73

Jess Gifkins, ‘R2P in the UN Security Council: Darfur, Libya and Beyond’, Cooperation and Conflict, 51(2) 148–165 (2015), p. 159.

74

Aidan Hehir, Hollow Norms and the Responsibility to Protect (New York: Palgrave Macmillan; 2019).

75

Graham Harrison, ‘Onwards and Sidewards? The Curious Case of the Responsibility to Protect and Mass Violence in Africa’ Journal of Intervention and State Building 10 (2) 143–161 (2015).

76

Karlsrud, ‘Towards UN Counter-terrorism Operations?’; Charbonneau, ‘The Military Intervention in Mali and Beyond’; Alex J. Bellamy and Charles T. Hunt, ‘Twenty-First Century UN Peace Operations: Protection, Force and the Changing Security Environment’, International Affairs 91(6) 1277–1298 (2015).

77

Emily P. Rhoads, Taking Sides in Peacekeeping: Impartiality and the Future of the United Nations (Oxford: Oxford University Press, 2016).

78

ibid., p. 6. See also Charles T. Hunt, ‘All Necessary Means to What Ends? The Unintended Consequences of the “Robust Turn” in UN Peace Operations’, International Peacekeeping 24(1) 108–131 (2017).

79

Welsh, ‘R2P’s Next Ten Years, Deepening and Extending the Consensus’, p. 993.

80

Welsh, ‘Norm Contestation and the Responsibility to Protect’, p. 386; Kimberly Nackers, ‘Sri Lanka’ in Alex Bellamy and Tim Dunne (eds.), The Oxford Handbook of the Responsibility to Protect (Oxford: Oxford University Press, 2016).

81

Welsh, ‘R2P’s Next Ten Years, Deepening and Extending the Consensus’, p. 993.

82

Zimmerman, ‘Strange Bedfellows’.

83

ibid., p. 1.

84

Keyword searches included ‘responsibility to protect’, ‘terrorism’, and the ‘protection of civilians’ and its variations of ‘protect civilians’, ‘civilian protection’, and ‘protecting civilians’.

85

unsc Res. 2100, 25 April 2013, p. 8.

86

unsc Res. 2164, 25 June 2014, p. 6; unsc Res. 2227, 29 June 2015, p. 7; unsc Res. 2295, 29 June 2016, p. 8; unsc Res. 2364, 29 June 2017, p. 9; unsc Res. 2423, 28 June 2018, p. 11; unsc Res. 2480, 28 June 2019, p. 8; unsc Res. 2351, 29 June 2020, p. 9.

87

unsc Res. 2164, 25 June 2014, p. 7.

88

ibid., p. 6.

89

S/2013/338, 10 June 2013; S/2013/582, 1 October 2013; S/2014/229, 28 March 2014; S/2014/403, 9 June 2014; S/2014/692, 22 September 2014; S/2014/943, 23 December 2014; S/2015/219, 27 March 2015; S/2016/281, 28 March 2016; S/2016/498, 31 May 2016; S/2016/819, 29 September 2016; S/2017/271, 30 March 2017; S/2017/811, 28 September 2017; S/2018/273, 29 March 2018; S/2018/541, 6 June 2018; S/2019/262, 26 March 2019; S/2019/454, 31 May 2019; S/2020/223, 20 March 2020.

90

unsc, Report of the Secretary-General on the Situation in Mali, S/2014/943, 23 December 2014, p. 8.

91

unsc Res. 2295, 29 June 2016, p. 8; unsc Res. 2364, 29 June 2017, p. 9; unsc Res. 2423, 28 June 2018, p. 9; unsc Res. 2480, 28 June 2019, p. 8; unsc Res. 2351, 29 June 2020, p. 9.

92

UN News, ‘Top UN Official Condemns Amputations, Human Rights Violations in Northern Mali’, 17 September 2012, https://news.un.org/en/story/2012/09/419792, accessed 1 September 2020, emphasis added.

93

John Karlsrud, ‘Mali’ in Alex J. Bellamy and Tim Dunne (eds), The Oxford Handbook of the Responsibility to Protect (Oxford: Oxford University Press, 2016), p.798.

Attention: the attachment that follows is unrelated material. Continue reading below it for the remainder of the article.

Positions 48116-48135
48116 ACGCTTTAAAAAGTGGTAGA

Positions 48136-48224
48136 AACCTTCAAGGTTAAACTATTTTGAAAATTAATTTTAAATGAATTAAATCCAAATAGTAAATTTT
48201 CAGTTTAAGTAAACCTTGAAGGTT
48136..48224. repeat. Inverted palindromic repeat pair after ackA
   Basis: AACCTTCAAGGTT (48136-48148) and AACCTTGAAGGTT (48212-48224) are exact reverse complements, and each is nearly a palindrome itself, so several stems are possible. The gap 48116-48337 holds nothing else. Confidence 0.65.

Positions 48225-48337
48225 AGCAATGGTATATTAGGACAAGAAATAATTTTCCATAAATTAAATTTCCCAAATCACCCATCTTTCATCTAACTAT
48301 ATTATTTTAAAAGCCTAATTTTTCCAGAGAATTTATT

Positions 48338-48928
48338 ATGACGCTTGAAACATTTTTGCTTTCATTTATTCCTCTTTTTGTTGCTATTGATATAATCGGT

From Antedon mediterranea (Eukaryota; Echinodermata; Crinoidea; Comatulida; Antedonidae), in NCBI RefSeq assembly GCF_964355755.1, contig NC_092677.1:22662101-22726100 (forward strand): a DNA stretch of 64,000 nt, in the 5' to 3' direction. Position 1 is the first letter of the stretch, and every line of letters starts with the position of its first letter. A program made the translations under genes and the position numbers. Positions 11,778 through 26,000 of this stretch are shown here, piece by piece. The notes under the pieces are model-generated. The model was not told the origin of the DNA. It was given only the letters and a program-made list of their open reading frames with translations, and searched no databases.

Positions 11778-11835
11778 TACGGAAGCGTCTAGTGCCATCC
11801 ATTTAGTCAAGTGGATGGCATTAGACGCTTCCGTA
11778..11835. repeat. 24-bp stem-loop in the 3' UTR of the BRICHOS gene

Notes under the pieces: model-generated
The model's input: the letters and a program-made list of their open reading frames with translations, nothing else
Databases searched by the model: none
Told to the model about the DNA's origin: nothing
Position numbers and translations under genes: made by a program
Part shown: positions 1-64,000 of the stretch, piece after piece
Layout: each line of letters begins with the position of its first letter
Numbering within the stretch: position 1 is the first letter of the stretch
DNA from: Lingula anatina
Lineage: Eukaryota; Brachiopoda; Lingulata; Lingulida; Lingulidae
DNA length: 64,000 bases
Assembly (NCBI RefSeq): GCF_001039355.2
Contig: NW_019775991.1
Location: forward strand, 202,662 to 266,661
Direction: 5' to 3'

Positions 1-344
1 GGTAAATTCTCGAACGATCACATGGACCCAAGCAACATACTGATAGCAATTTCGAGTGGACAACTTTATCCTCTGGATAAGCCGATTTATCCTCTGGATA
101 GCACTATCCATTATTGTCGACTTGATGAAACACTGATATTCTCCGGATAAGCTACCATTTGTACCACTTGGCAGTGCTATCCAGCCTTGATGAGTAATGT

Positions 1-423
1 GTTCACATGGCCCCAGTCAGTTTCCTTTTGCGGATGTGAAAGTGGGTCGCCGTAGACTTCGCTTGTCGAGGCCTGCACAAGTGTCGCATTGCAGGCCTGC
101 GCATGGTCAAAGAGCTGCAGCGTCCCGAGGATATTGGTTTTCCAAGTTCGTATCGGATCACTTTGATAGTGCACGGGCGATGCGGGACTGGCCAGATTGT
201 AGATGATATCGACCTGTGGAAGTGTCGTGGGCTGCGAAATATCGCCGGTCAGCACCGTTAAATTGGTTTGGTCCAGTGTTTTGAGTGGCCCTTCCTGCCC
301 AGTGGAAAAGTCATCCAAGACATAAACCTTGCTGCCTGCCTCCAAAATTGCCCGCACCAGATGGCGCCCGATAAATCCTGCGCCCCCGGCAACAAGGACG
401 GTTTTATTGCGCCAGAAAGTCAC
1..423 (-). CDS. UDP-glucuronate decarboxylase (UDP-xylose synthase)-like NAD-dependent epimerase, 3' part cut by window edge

94

unsc Res. 2227, 29 June 2015. See also, unsc Res. 2295, 29 June 2016; unsc Res. 2374, 5 September 2017; unsc Res. 2423, 28 June 2018; unsc Res. 2480, 28 June 2019; unsc Res. 2531, 29 June 2020.

95

unsc Res. 2480, 28 June 2019, p. 9.

96

unsc Res. 2100, 25 April 2013, p. 8; unsc Res. 2164; 25 June 2014, p. 7; unsc Res. 2227, 29 June 2015, p. 7; unsc Res. 2295, 29 June 2016, p. 9; unsc Res. 2364, 29 June 2017, p. 9; unsc Res. 2423, 28 June 2018, p. 12; unsc Res. 2480, 28 June 2019, p. 9; unsc Res. 2351, 29 June 2020, p. 10.

97

unsc Res. 2085, 20 December 2012, p. 4.

98

unsc Res. 2100, 25 April 2013, pp. 8–9.

99

Resolutions between 2015 and 2017 reiterated the ‘primary responsibility of the Malian authorities to protect the population’ but this was not made with reference to the R2P, see unsc Res. 2227, 29 June 2015, p. 2; unsc Res. 2295, 29 June 2016, p. 4; unsc Res. 2364, 29 June 2017, p. 5; unsc Res. 2374, 29 June 2017, p. 5.

100

Between 2018 and 2020, UN resolutions on Mali were ambiguous in the use of R2P language, particularly in restating ‘that the Malian authorities have primary responsibility to protect civilians in Mali’, which implies a combination of language on the R2P and PoC.

101

unsc Res. 2423, 28 June 2018, p. 11; unsc Res. 2480, 28 June 2019, p. 8; unsc Res. 2351, 29 June 2020, p. 9.

102

Li Baodong, ‘Statement by Ambassador Li Baodong at the Security Council Ministerial Meeting on the Sahel Region Situation’, 12 October 2012, http://chnun.chinamission.org.cn/eng/hyyfy/t997728.htm, accessed 16 August 2020; Liu Jieyi, ‘Statement by Ambassador Liu Jieyi at the Security Council Briefing on Situation in the Sahel’, 12 December 2013, https://www.fmprc.gov.cn/ce/ceun/eng/chinaandun/securitycouncil/thematicissues/other_thematicissues/t1109431.htm, accessed 16 August 2020; Gérard Araud, ‘The Challenges of the Fight against Terrorism in Africa – Statement by Mr Gérard Araud, Permanent Representative of France to the United Nations’, 13 May 2013, https://onu.delegfrance.org/13-May-2013-Security-Council-The, accessed 16 August 2020; Martin Briens, ‘Threats to International Peace and Security Caused by Terrorist Acts – Statement by Mr Martin Briens, Deputy Permanent Representative of France to the United Nations’, 15 January 2013, https://onu.delegfrance.org/15-January-2013-Security-Council, accessed 16 August 2020; Alexis Lamek, ‘Peace and Security in Sahel – Statement by Mr. Alexis Lamek, Deputy Representative of France to the United Nations’, 25 November 2015, https://onu.delegfrance.org/France-committed-to-assisting-the-countries-of-the-Sahel-in-addressing-the, accessed 16 August 2020; François Delattre, ‘Mali/minusma – Statement by Mr. François Delattre, Permanent Representative of France to the United Nations Security Council’, 19 October 2018, https://onu.delegfrance.org/Mali-a-positive-dynamic-but-still-much-progress-that-needs-to-be-made, accessed 16 August 2020.